Wednesday, September 08, 2010

The Root of a Plant's Name

I went outside to look for the blood on the umbels of the Queen Anne's Lace that proliferate in certain parts of my yard. But, probably because it is near autumn and the once-white florets have faded in color and shrunk in shape, it was no longer visible.

Legend has it that the tiny faux exsanguinations are the result of Queen Anne of Denmark's carelessness while tatting (and probably chatting) with her court one day during her late 16th/ early 17th reign. (

Legend likewise attributes exactly the same tale to Queen Anne of England (Mrs. King James I), also an expert lace maker. (ibid)

Frankly I was hoping for Anne Boleyn, the beheaded second wife of Henry VIII -- but I suppose that the tiny floral scarlet centerpiece is too subtle a remembrance of the woman for whom the bearded English king tossed aside his first spouse and his allegiance to the Church of Rome.

In any event Queen Anne's Lace has been my favorite uninvited flower ever since I discovered my first one in my first garden at my first house in 1977. Since that time I have made it an article of faith to never take the life of, or decapitate, any Daucus Carota, no matter where I found it.

The root of a plant's name is oftentimes as interesting as the basis of its botany -- at least to someone who enjoys handling words as much as handling dirt.

During my early years in my mens garden club one of the members came to our monthly meeting with a real-life demonstration of the origin of the moniker Impatiens -- a flower with which I, at the time a neophyte plantsman, was totally unfamiliar.

Ernie, a chemist by profession who approached horticulture with the same scientific rigor, brought with him some several samples of the plant -- each one containing what he called "mature seed capsules".

He held one up for all to see and then stroked its underside ever so gently. The tiny containers exploded, sending a spray of seeds several feet out into the room and over the crowd. This mechanism is known as "explosive dehiscence" -- a ballistic form of dispersal that allows the flower to propagate its species without the assistance of animals. He repeated this demo with great joy until all of his specimens were depleted and the room was totally filled with a milky way of floating spores.

I was so excited by my newly acquired knowledge that I could hardly wait to get home and tell Mars about it. While I was not able to totally recreate Ernie's presentation, with a little creativity she quickly got the idea.

We have grown impatiens (also know as "touch me nots") basically every year since then. I am always careful not to brush against them -- and to keep my mouth closed when I am in their immediate vicinity.

Looking around my yard I also see some Phlox -- "1706, from L., where it was the name of a flower (Pliny), from Gk. phlox 'kind of plant with showy flowers' (probably Silene vulgaris), lit. 'flame', related to phlegein 'to burn' (see bleach). Applied to the N.Amer. flowering plant by Ger. botanist Johann Jakob Dillenius (1684-1747)." (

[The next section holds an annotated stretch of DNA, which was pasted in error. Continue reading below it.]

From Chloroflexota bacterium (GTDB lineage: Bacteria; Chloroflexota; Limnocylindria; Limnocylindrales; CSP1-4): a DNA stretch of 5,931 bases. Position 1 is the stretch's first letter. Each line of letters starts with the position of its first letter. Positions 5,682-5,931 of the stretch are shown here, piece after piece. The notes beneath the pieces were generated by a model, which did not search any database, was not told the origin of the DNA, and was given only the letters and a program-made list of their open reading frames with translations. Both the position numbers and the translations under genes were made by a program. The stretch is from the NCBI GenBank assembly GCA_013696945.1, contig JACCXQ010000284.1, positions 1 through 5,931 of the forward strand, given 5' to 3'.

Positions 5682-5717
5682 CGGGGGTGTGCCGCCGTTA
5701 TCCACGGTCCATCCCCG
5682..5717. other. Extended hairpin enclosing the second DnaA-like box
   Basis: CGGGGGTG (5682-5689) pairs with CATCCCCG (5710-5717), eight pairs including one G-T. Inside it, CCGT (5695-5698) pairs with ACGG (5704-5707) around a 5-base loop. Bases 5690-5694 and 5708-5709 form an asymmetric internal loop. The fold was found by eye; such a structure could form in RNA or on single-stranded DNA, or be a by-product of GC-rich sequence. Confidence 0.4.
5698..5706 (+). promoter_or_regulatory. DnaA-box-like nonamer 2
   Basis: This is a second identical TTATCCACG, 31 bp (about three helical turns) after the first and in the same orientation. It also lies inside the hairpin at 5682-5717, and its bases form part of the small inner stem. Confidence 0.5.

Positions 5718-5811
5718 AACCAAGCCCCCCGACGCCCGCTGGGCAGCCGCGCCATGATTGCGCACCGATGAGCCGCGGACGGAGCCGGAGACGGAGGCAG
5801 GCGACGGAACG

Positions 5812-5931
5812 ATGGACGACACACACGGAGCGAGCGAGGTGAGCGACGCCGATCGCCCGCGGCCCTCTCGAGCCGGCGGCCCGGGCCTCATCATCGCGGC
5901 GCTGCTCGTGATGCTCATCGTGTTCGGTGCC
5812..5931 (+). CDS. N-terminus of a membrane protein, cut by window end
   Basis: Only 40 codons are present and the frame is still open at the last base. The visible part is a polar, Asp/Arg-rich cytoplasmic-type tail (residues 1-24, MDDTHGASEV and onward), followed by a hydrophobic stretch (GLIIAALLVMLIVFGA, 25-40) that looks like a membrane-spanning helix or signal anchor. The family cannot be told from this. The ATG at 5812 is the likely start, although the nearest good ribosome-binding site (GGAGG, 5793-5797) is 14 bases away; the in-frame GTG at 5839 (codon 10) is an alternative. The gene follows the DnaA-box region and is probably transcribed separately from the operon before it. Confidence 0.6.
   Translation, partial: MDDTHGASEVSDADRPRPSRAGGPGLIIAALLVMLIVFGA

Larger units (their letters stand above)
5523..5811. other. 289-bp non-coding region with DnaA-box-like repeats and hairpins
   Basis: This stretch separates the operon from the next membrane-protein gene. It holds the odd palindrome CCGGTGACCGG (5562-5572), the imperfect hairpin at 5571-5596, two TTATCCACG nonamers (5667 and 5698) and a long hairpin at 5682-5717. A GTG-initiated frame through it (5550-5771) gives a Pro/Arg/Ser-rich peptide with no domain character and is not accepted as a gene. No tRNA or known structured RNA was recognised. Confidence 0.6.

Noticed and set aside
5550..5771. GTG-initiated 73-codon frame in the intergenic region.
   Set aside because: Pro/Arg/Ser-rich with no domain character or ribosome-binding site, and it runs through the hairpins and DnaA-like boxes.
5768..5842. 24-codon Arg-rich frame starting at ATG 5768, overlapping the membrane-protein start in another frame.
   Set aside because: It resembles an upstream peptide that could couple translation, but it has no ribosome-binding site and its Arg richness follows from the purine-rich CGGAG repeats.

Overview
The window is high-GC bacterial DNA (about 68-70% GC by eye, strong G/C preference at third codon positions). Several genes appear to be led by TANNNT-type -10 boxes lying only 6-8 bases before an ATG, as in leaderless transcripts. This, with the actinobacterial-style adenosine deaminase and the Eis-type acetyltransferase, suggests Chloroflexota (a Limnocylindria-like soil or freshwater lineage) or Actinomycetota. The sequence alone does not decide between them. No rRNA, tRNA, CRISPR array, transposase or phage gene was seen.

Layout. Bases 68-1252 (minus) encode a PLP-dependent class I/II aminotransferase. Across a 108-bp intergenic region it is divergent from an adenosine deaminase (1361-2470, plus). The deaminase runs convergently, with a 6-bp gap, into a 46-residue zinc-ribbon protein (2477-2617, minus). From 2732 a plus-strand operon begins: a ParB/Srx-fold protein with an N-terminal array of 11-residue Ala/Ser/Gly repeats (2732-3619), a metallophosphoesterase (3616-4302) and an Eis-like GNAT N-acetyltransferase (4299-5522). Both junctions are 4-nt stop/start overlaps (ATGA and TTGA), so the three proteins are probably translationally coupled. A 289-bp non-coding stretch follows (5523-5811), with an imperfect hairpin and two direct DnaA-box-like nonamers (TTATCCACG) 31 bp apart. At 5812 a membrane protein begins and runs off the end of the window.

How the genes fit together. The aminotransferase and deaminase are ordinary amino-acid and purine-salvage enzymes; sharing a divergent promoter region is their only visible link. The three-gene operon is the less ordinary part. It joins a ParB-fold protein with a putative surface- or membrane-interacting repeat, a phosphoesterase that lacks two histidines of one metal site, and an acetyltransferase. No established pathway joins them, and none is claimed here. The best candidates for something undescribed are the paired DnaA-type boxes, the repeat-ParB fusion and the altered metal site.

And there are a goodly number of Black-eyed Susans as well (aka Rudbeckia Rud beck) -- "So named after Olaf Rudebeck, a Swedish botanist." ( All the sources I have checked agree on Olaf. However none of the references offer even a hint as to who Susan might be.

In addition there is some Russian Sage (entitled in honor of General V.A. Perovski), a ton of Hosta (named for Nicholaus Tomas Host, physician to the Emperor of Austria), and an occasional bee balm (aka Monarda – derived from Nicolas Monardes, physician and botanist of Seville.)

Interesting stories, but not really exciting. I much prefer my imagined history of Anne Boleyn's Headless Lace or Ernie's Impatiens lesson.

Violence and sex sells.

Wednesday, September 01, 2010

Weeds Make Haste

Weeds are an important part of life.

In his play Richard III William Shakespeare wrote, "Sweet flowers are slow and weeds make haste." -- using a garden metaphor to explain the political problems of the day.

And I am certain that May Sarton, gardener and essayist, had weeds in mind when she penned the following:
"True gardeners cannot bear a glove
Between the sure touch and the tender root."

Philosophers such as Ralph Waldo Emerson seem to like them --
"What is a weed? A plant whose virtues have never been discovered."

But poets like Henry Wadsworth Longfellow do not --
"Take care of your garden
And keep out the weeds,
Fill it with sunshine
Kind words and kind deeds."

And botanists seem ambivalent --
"For me, a weed is a plant out of place." (Donald Culross Peattie)

There is even "weed dating", a garden-based process for those in the mate-hunting game to meet someone new.

But, whether you consider them to be an apt analogy, a guilty pleasure, the ultimate pain, or a road map to romance – without them, there would not be no such thing as weeding – an activity that I, at least, would sorely miss.

There is comfort in

the simple act of weeding –

if you’re not the weed.